Environmental Conservation Department of Myanmar, VLS Sign Agreement
Vermont Law School and the Environmental Conservation Department (ECD) of the Ministry of Environmental Conservation and Forestry (MOECAF) of Myanmar recently signed an agreement intended to foster cooperation on environmental governance and climate change issues.
The agreement, or memorandum of understanding (MOU), includes, but is not limited to, joint studies and research, policy development, and capacity-building activities based on the needs of the ECD and the technical capabilities of VLS. The MOU will remain in effect for three years.
"Our agreement with our partners in Myanmar reflects Vermont Law School's commitment to developing global leaders who will act to influence positive change in environmental law and policy," said Marc Mihaly, VLS president and dean. "We're proud to partner with the ECD, and proud of our students and faculty involved in this important work."
Perhaps most notably, the MOU outlines VLS support for Myanmar's delegation to the United Nations Framework Convention on Climate Change (UNFCCC) Conference of Parties (COP). Led by Professor Tracy Bach, a team of VLS students accompanied the Myanmar delegation to the COP meetings in Lima, Peru, in December 2014 and again in Paris, France, in December 2015. VLS provided assistance to the Myanmar delegation leading up to and during the summits.
"After several years of working to promote environmental governance in Myanmar, we are very happy to have reached this agreement with the ECD," said Professor Siu Tip Lam, director of the U.S.-Asia Partnerships for Environmental Law at VLS. "This is a wonderful opportunity to work with the ECD to improve the implementation and enforcement of environmental laws in Myanmar."
The U.S.-Asia Partnerships for Environmental Law, founded in 2006 as the U.S.-China Partnership for Environmental Law, works collaboratively with government institutions, nongovernment organizations (NGOs), lawyers, judges, lawmakers and others to promote environmental governance in Asia. In 2013 the U.S.-Asia Partnerships initiated a Myanmar Environmental Governance Program. More recently, the partnerships embarked on a project working with government entities, NGOs and environmental lawyers from China and countries in the lower Mekong Sub-region—Myanmar, Lao PDR, Cambodia, and Vietnam—to explore ways to sustainably manage the environmental and social impacts of rapidly increasing Chinese overseas investment in the region. For more information about the partnerships, visit vermontlaw.edu/us-asia.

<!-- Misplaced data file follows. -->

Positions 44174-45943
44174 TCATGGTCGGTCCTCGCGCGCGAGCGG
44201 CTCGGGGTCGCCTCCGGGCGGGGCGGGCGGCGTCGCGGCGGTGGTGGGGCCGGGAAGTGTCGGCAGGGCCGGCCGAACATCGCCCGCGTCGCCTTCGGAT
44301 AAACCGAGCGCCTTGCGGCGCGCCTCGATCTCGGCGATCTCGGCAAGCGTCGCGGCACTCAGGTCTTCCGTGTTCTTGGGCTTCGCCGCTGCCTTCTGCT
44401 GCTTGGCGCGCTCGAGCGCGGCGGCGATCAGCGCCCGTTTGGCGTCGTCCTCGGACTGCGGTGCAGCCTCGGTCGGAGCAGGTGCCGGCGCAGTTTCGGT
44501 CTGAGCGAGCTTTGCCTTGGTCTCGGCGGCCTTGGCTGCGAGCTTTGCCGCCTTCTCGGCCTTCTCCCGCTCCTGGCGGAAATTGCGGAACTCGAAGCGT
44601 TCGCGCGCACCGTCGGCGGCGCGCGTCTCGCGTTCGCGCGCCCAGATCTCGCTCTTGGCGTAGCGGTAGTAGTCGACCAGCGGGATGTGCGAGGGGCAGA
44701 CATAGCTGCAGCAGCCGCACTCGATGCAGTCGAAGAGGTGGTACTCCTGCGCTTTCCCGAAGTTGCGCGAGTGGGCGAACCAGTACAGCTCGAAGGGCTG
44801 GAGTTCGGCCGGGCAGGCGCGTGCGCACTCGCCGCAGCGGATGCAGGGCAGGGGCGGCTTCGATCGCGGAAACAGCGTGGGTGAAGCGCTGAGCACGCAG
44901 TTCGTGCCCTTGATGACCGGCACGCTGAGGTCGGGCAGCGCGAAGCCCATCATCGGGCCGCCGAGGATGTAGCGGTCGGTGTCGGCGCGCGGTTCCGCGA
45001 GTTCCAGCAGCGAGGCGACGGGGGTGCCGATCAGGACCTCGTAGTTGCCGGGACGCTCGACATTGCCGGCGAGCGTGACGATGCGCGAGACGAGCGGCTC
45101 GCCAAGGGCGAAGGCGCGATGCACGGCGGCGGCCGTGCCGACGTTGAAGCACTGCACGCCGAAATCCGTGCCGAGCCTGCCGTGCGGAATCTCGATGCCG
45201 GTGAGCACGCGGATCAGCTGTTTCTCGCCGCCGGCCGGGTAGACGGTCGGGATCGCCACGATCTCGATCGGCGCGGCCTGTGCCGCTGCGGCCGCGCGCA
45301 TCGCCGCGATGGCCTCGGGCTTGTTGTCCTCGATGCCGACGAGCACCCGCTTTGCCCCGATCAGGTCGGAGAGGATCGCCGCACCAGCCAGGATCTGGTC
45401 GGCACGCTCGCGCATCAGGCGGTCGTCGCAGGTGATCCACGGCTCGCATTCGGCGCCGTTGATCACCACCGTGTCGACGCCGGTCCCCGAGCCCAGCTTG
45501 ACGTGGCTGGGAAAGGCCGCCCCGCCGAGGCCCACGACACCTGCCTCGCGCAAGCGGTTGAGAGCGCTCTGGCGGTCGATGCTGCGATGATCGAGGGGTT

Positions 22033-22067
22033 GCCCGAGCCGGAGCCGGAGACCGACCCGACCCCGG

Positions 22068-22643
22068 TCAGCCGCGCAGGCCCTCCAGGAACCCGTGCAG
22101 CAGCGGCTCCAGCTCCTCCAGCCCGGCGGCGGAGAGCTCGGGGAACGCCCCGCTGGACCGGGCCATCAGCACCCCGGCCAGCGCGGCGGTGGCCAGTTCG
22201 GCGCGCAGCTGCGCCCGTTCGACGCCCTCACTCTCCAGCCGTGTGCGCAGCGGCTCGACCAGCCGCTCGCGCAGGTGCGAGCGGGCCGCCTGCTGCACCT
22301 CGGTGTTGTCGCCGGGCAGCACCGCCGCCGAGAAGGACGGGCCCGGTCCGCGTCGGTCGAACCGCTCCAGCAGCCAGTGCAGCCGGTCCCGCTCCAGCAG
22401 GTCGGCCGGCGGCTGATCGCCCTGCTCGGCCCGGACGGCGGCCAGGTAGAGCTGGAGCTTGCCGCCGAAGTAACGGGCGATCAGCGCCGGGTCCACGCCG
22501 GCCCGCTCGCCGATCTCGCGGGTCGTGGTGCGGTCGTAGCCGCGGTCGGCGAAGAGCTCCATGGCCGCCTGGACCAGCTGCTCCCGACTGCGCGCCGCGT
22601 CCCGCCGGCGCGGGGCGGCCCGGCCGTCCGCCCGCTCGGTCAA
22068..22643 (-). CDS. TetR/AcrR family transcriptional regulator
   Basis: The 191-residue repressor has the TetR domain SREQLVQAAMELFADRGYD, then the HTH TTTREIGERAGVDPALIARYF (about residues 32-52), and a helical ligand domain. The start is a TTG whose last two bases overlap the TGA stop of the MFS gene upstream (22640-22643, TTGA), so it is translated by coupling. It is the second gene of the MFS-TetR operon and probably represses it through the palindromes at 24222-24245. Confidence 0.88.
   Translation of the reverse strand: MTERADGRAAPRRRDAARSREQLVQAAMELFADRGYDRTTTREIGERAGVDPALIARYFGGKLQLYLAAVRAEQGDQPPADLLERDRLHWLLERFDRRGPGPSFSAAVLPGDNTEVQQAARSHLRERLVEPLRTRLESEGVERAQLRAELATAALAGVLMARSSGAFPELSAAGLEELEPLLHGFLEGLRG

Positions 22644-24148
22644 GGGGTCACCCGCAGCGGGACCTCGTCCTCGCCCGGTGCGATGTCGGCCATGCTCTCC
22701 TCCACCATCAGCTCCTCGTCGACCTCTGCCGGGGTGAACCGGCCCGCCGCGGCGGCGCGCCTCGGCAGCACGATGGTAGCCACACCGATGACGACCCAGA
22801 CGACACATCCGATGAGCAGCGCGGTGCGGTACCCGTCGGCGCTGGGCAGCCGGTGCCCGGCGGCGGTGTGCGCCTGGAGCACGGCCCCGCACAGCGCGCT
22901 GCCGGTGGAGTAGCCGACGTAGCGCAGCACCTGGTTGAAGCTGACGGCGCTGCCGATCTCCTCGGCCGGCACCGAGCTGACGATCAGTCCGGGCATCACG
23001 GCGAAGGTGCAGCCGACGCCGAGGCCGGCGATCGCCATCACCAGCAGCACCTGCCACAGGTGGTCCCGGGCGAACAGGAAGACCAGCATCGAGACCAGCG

Vermont Law School, a private, independent institution, is home to the nation's premier environmental law program. VLS offers a Juris Doctor curriculum that emphasizes public service; three Master's Degrees—Master of Environmental Law and Policy, Master of Energy Regulation and Law, and Master of Food and Agriculture Law and Policy; and four post-JD degrees —LLM in American Legal Studies (for foreign-trained lawyers), LLM in Energy Law, LLM in Environmental Law, and LLM in Food and Agriculture Law. The school features innovative experiential programs and is home to the Environmental Law Center, South Royalton Legal Clinic, Environmental and Natural Resources Law Clinic, Energy Clinic, Food and Agriculture Clinic, and Center for Applied Human Rights. For more information, visit vermontlaw.edu, find us on Facebook, and follow us on Twitter.
Photo: Director General U Nay Aye of the ECD and Matthew Baird, U.S.-Asia Partnerships for Environmental Law Distinguished Fellow